1. ISSUES ,GUIDELINES AND
STANDARDS OF DEPRECIATION
OF FIXED ASSETS
(issued at 1 January 2012)
The International Accounting Standards
Board is the independent, accounting
standard-setting body of the IFRS
Foundation. The IASB was founded on
April 1, 2001 as the successor to the
3. Objectives of I.A.S (16)
• The objective of this Standard is to
prescribe the accounting treatment for
property, plant and equipment.
• Users of the financial statements can
discern information about an entity’s
investment in its property, plant and
equipment and the changes in such
An asset is an economic resource.
Anything tangible or intangible that is
capable of being owned or controlled to
produce value and that is held to have
positive economic value is considered an
5. Types of Assets
Following are two types of assets.
• Current Assets
Current assets are cash and other assets expected to be
converted to cash or consumed in a year.
• Fixed Assets
Fixed Assets include property, plant, and equipment etc.
These are purchased for continued and long-term use in
earning profit in a business
6. Types of Fixed Assets
Fixed assets are of two types:
• Tangible Assets
Tangible assets are those that have a physical
substance, such as, building, real estate,
vehicles, equipment, and precious metals.
• Intangible Assets
Intangible assets lack of physical substance
and usually are very hard to evaluate. They
include patents, copyrights, franchises,
goodwill, trademarks, trade names, etc
7. The Principal Issues in Accounting
for Fixed Assets
• Recognition of the Assets
• Measurement of Recognition
• Impairment Losses
The cost of an item of property, plant and
equipment shall be recognized as an asset if;
• It is probable that future economic benefits
associated with the item will flow to the entity.
• The cost of the item can be measured
10. ALI RAZA
Measurement of Recognition
• An item of property, plant and equipment
that qualifies for recognition as an asset
shall be measured at its cost.
• The cost of an item of property, plant and
equipment is the cash price equivalent at
the recognition date.
• If payment is deferred beyond normal
credit terms, the difference between the
cash price equivalent and the total
payment is recognized as interest over the
period of credit unless such interest is
capitalized in accordance with IAS 23.
14. Cost Includes…
Non-refundable purchase taxes
Any costs directly attributable to bringing the asset in
The initial estimate of the costs of dismantling and
removing the item and restoring the site on which it is
15. Measurement After Recognition
An entity shall choose either the cost model
or the revaluationModels as its
accounting policy and shall apply that policy
to an entire class of property, plant and
After recognition as an asset, an item of property, plant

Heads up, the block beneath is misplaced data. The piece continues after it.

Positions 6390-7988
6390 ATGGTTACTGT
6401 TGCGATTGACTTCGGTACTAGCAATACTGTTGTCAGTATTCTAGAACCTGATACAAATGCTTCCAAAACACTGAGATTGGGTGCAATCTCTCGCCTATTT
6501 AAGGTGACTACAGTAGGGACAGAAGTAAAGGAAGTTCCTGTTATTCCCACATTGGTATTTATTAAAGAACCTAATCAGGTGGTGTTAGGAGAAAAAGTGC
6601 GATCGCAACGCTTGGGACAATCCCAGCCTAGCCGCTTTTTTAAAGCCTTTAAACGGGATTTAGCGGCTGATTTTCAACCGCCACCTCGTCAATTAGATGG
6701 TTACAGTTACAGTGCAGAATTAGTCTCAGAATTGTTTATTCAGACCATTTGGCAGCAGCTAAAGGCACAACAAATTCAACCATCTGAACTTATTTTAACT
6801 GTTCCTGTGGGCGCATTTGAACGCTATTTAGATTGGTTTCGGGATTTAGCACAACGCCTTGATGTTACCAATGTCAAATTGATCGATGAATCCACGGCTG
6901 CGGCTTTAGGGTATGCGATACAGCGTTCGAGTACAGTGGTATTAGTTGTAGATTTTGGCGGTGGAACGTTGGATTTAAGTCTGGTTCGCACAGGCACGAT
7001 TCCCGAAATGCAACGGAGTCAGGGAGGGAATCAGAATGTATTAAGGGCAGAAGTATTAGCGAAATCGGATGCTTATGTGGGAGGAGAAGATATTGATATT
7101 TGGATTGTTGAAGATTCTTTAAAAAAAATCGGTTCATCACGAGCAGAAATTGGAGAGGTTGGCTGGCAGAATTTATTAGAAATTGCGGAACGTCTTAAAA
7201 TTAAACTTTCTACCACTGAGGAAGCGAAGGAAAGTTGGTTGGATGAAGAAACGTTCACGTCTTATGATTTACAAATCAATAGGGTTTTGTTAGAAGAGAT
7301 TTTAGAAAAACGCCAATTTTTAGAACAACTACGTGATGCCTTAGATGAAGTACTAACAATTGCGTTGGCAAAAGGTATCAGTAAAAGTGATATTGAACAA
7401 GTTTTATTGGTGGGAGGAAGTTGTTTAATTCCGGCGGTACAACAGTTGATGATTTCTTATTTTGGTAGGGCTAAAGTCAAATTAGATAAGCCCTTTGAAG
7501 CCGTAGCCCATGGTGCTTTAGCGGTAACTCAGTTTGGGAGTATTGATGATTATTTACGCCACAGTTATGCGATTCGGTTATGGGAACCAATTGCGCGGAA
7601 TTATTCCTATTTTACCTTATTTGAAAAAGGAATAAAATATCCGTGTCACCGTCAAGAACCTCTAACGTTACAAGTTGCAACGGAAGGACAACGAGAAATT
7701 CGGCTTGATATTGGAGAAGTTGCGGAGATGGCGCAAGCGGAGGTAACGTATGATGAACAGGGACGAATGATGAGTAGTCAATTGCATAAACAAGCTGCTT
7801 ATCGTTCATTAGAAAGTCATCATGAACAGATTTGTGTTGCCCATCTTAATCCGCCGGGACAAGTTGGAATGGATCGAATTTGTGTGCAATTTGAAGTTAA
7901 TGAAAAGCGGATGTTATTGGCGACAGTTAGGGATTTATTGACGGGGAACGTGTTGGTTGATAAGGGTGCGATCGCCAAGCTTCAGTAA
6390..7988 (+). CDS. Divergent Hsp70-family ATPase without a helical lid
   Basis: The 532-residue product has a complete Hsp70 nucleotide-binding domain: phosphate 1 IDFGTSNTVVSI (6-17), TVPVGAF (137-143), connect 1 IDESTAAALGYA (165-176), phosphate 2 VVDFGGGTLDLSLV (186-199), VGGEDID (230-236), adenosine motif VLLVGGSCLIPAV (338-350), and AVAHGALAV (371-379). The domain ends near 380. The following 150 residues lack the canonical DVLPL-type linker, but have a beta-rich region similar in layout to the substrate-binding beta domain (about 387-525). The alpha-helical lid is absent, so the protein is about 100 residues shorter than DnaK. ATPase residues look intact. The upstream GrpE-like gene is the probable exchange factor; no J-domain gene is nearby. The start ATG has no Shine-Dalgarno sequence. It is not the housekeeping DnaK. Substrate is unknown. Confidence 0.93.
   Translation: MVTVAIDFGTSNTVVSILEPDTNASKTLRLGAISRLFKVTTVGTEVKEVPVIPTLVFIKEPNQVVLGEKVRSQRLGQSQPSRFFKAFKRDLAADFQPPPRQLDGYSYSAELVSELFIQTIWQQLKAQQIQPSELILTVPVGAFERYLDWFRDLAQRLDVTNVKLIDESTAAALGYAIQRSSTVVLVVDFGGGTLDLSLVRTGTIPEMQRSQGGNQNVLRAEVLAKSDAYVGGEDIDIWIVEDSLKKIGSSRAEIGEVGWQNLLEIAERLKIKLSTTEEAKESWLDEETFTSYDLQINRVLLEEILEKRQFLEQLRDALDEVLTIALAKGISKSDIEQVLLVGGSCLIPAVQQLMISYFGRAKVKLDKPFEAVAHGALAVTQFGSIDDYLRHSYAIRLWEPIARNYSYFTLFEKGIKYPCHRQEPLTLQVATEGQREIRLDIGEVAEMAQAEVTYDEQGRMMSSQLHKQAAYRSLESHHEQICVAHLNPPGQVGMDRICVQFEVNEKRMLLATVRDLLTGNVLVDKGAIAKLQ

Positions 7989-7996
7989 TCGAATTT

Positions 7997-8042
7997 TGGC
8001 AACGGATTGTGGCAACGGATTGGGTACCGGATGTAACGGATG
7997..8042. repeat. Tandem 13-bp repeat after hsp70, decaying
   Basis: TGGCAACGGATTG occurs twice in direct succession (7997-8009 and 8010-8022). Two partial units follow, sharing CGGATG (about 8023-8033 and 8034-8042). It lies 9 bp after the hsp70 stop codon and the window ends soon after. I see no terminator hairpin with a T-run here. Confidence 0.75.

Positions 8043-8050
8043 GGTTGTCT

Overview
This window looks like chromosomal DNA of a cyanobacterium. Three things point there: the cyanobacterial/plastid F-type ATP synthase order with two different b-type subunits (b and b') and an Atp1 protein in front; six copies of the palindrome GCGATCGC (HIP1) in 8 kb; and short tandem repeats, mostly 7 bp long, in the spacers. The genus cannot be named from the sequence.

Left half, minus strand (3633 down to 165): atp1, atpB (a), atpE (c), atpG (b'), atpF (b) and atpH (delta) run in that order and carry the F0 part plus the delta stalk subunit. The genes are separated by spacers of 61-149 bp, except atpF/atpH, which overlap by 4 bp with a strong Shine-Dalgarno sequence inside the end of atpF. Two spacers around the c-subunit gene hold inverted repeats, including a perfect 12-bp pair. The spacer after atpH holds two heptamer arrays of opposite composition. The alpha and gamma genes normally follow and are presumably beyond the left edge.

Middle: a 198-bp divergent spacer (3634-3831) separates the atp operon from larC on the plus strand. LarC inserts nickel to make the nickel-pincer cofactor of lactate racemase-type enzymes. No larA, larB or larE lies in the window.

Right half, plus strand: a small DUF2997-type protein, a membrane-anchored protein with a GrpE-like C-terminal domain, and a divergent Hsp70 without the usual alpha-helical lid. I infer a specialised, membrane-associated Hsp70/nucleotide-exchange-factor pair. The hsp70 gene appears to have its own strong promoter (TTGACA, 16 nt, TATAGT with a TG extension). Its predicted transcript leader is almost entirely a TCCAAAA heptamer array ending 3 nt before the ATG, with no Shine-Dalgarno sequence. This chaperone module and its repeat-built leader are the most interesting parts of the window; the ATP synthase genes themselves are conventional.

and equipment shall be carried at its cost less any
accumulated depreciation and any accumulated
A fixed Asset, whose fair value can be measured reliably
shall be carried at a revalued amount, being its fair value
at the date of the revaluation
19. Impairment Loss
An impaired asset is a condition in which an
asset's market value falls below its carrying
amount and is not expected to recover. ...
To determine whether an item of property, plant and
equipment is impaired, an entity applies IAS 36
Impairment of Assets.
The carrying amount of an item of property, plant and
equipment shall be derecognized:
(a) on disposal;
(b) When no future economic benefits are expected
from its use or disposal
Depreciation is the gradual permanent decrease in
the value of an asset from any cause.
24. Types of Depreciation
25. Methods of Depreciation
Straight Line Method
Diminishing Balance Method
Units of Production Method
Sum of year digits Method
Units of time depreciation
Group depreciation Method
Composite Depreciation Method
26. ZAIN UD-DIN
27. Straight Line Method
An equal portion of the initial cost of the
asset is allocated to each period of use.
Cost of Asset – Estimated Residual Value
Estimated Useful Economic Life
28. Example :
Annual charge for depreciation
Scrap Value =$0
Expected Life=3 Years
Opening Balance of
29. Declining / Diminishing
• Declining balance is an accelerated depreciation
method. Higher depreciation is charged in early years
and smaller amounts in later years.
• Revenues may be higher in early years, declining in later
years as efficiency falls. So, according to matching
principle depreciation should decline with benefits.
Annual Depreciation = Net Book Value * Depreciation Rate
= (Cost – Accumulated Depreciation) * Depreciation Rate
Annual Depreciation :
Scrap Value =$3000
Expected Life =5 years
Net book Value
31. Units of Production & Service
• This method depreciate assets in proportion to
their actual use rather than as a function with the
passage of time.
• This method require an initial estimate of the
total number of units of output or service hours
expected over the life of the machine.
• Rate /Service hour=Cost /Exp service hour
• Rate/Unit =Cost/Exp Unit of output
32. Units of Production Method
• Rate Per unit for Depreciation
Scrap Value =$3000
Units of output
Net Book Value
33. Changes in Depreciation Method
• In Case of newly Acquired Assets Only
• Change Method Applicable to All Assets